UBC Theses and Dissertations
Backscattering of E.M. waves for rough surface models O'Kelly, Patrick Donald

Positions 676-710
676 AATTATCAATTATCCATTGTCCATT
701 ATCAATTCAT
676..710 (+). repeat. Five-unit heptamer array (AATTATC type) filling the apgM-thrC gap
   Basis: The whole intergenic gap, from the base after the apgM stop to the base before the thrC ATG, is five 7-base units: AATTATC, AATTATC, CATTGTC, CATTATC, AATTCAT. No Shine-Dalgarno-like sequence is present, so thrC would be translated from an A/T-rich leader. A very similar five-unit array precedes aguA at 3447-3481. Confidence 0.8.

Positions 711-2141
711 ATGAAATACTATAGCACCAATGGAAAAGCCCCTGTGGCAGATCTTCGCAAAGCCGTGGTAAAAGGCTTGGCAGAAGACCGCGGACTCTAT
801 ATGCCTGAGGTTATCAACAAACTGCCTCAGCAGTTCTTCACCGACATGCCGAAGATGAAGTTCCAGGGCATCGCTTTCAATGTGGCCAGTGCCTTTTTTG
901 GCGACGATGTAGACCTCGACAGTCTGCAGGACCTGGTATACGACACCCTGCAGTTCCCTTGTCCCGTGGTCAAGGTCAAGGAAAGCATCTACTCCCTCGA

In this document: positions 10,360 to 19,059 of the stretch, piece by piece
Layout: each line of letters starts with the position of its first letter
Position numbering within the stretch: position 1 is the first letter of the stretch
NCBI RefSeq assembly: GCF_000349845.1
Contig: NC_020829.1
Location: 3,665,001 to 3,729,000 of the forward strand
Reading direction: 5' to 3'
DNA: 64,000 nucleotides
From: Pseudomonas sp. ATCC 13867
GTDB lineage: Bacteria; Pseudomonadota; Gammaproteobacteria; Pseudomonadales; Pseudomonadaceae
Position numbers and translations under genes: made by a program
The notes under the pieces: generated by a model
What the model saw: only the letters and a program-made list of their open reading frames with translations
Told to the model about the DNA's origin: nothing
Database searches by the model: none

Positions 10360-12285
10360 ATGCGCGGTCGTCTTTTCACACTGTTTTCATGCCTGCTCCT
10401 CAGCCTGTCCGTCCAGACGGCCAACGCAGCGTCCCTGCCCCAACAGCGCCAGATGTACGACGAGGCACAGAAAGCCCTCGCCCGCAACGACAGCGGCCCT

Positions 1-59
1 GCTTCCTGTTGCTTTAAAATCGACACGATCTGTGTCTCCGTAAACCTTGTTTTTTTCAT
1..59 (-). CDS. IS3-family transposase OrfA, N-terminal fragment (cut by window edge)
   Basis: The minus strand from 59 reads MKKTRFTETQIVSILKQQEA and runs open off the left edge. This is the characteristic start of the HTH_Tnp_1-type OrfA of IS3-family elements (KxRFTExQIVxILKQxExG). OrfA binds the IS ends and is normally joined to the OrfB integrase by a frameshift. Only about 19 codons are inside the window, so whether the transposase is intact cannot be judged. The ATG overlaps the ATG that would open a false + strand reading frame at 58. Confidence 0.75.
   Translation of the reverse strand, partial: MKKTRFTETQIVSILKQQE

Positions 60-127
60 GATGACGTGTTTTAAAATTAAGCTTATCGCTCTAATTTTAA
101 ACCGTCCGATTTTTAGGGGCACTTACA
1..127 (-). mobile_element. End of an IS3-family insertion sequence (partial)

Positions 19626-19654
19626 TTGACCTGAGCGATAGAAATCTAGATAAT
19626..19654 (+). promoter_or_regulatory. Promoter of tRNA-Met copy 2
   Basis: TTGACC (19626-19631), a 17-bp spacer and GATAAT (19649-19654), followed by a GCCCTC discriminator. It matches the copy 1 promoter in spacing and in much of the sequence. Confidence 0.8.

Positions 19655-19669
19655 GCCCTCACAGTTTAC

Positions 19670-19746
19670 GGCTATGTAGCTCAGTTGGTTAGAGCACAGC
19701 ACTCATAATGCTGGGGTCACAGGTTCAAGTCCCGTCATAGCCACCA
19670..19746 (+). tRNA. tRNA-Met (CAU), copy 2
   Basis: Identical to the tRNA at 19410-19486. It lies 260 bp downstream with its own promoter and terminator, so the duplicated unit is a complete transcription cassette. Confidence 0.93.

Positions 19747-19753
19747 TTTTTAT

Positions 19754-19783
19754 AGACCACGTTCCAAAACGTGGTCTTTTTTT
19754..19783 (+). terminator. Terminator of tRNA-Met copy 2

Baclcscattering from certain models of rough surfaces is studied by application of a Monte-Carlo technique and by experiments on a physical model. The models considered are lossless arrays of hemicylinders and of hemispheres on a lossless ground plane. For the Monte-Carlo simulation, the incident radiation is considered to be a cylindrical or spherical wave with finite beamwidth. The shape of the beam is chosen to be the same as the far field radiation pattern of an open waveguide. Multiple scattering effects are investigated for a periodic array of hemicylinders and found to be significant for object diameters greater than one wavelength, and densities greater than 30%. It is assumed that these results are also approximately valid for random arrays. The single scatter approximation is used for all studies of the random case with these limitations in mind. A special surface distribution function is developed and tested which includes the constraint of finite scatterer size in a physical surface model. It is used to generate random coordinates from which a set of physical surfaces are formed out of die-stamped aluminum. These surfaces are scanned with 35 GHz. radiation from a pyramidal horn. Samples of the backscattered field are converted to digital information and numerically analysed to determine the scattered field statistics. These statistics are compared to those obtained from the simulation. The means (coherent intensity) are found to agree to within 2.5% while the variance (incoherent intensity) obtained experimentally is higher by a factor of about 15. This discrepancy is attributed to significant phase measuring errors introduced by the present scanning system.
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